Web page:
KM is imperative for organisations seeking a competitive edge, because by helping people share and put information into action, organisational performance is improved (O’Dell & Grahyson, 1998).  Communities of practice (CoPs) have been recognized for the value they bring in driving performance and innovation (Cross, Laseter, Parker, & Velasquez, 2005),  and I think NGL can assist to share what works, steward knowledge and continuously nurture and tap into latent knowledge (Hasanali, Hubert, Lopez, Newhouse, O’Dell, & Vestal, 2002; Kerno & Mace, 2010).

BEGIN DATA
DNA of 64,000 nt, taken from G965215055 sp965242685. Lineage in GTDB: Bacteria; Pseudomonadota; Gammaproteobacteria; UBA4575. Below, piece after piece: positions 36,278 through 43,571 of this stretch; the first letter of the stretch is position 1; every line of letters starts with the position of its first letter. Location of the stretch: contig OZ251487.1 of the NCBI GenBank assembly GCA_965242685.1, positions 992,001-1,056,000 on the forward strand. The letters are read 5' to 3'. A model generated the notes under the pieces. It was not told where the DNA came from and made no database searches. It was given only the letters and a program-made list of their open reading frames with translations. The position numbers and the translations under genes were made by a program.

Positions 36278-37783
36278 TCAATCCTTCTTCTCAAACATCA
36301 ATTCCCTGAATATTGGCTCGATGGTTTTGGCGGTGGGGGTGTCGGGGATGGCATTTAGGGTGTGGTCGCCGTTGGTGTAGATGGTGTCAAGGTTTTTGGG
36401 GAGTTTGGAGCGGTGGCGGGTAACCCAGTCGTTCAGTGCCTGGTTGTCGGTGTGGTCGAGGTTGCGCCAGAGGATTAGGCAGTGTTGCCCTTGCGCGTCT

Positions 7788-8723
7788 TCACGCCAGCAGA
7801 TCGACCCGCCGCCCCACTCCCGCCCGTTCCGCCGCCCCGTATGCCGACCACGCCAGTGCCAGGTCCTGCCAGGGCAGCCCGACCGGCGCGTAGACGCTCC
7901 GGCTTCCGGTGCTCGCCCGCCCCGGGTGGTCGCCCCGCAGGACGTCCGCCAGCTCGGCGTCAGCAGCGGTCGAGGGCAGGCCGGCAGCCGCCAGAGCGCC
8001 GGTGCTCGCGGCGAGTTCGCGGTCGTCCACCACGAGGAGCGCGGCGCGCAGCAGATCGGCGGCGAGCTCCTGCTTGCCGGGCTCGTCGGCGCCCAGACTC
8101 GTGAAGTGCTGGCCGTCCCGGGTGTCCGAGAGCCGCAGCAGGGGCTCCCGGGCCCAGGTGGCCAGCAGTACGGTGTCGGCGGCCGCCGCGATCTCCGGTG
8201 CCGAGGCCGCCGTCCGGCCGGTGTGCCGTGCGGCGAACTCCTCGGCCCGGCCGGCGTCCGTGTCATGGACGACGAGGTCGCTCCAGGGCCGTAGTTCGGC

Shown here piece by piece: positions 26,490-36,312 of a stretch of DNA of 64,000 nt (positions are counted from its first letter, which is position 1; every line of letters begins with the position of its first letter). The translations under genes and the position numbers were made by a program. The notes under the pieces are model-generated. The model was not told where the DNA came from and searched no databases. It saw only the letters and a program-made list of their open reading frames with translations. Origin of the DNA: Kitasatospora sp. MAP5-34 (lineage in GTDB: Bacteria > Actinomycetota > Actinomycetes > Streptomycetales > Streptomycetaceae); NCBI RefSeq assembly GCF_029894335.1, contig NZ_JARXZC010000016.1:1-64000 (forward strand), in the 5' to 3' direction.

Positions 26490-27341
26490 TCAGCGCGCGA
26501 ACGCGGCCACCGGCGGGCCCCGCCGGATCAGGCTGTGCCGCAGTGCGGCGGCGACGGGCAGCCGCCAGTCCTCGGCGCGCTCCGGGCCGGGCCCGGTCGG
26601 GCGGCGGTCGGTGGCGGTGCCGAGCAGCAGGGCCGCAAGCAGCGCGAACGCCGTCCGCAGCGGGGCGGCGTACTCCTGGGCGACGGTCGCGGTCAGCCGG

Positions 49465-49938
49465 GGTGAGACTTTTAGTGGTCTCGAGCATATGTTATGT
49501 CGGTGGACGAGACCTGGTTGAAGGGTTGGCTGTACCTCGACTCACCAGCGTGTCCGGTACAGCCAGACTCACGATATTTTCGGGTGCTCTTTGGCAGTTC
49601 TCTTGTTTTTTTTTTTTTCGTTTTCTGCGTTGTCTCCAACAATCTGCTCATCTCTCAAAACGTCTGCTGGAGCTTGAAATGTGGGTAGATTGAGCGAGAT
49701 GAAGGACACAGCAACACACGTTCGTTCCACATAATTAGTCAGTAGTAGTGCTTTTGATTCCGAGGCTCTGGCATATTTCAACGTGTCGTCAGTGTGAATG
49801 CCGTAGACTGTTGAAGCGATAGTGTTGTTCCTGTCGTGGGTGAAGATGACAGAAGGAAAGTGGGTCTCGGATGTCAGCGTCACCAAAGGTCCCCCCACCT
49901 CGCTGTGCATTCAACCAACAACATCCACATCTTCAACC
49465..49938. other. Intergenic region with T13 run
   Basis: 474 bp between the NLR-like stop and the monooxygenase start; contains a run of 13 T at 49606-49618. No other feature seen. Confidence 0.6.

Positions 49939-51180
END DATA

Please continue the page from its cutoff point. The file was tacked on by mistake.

Blogging

For me success as a student in NGL is about reaching mastery through practice (Wenger & Snyder, 2000).  I can see that my skills in the area of blogging have improved considerably because of practice and being part of a community.  As Andrew says, ‘I think just experiencing it and practicing and playing around with it was the best course of action and over time I got more of a handle on it and understood how to better use it.’  There are some very skilled fellow students and NGL has allowed me to watch and learn in a supportive environment.  However, I have also used the internet to find ways to improve my blogging techniques such as these great sites; 16 top tips from blogging experts for beginnersBlogging tips you should know and Top 10 blogging tips for beginners.   Since reviewing these sites I have been able to improve my own site several times.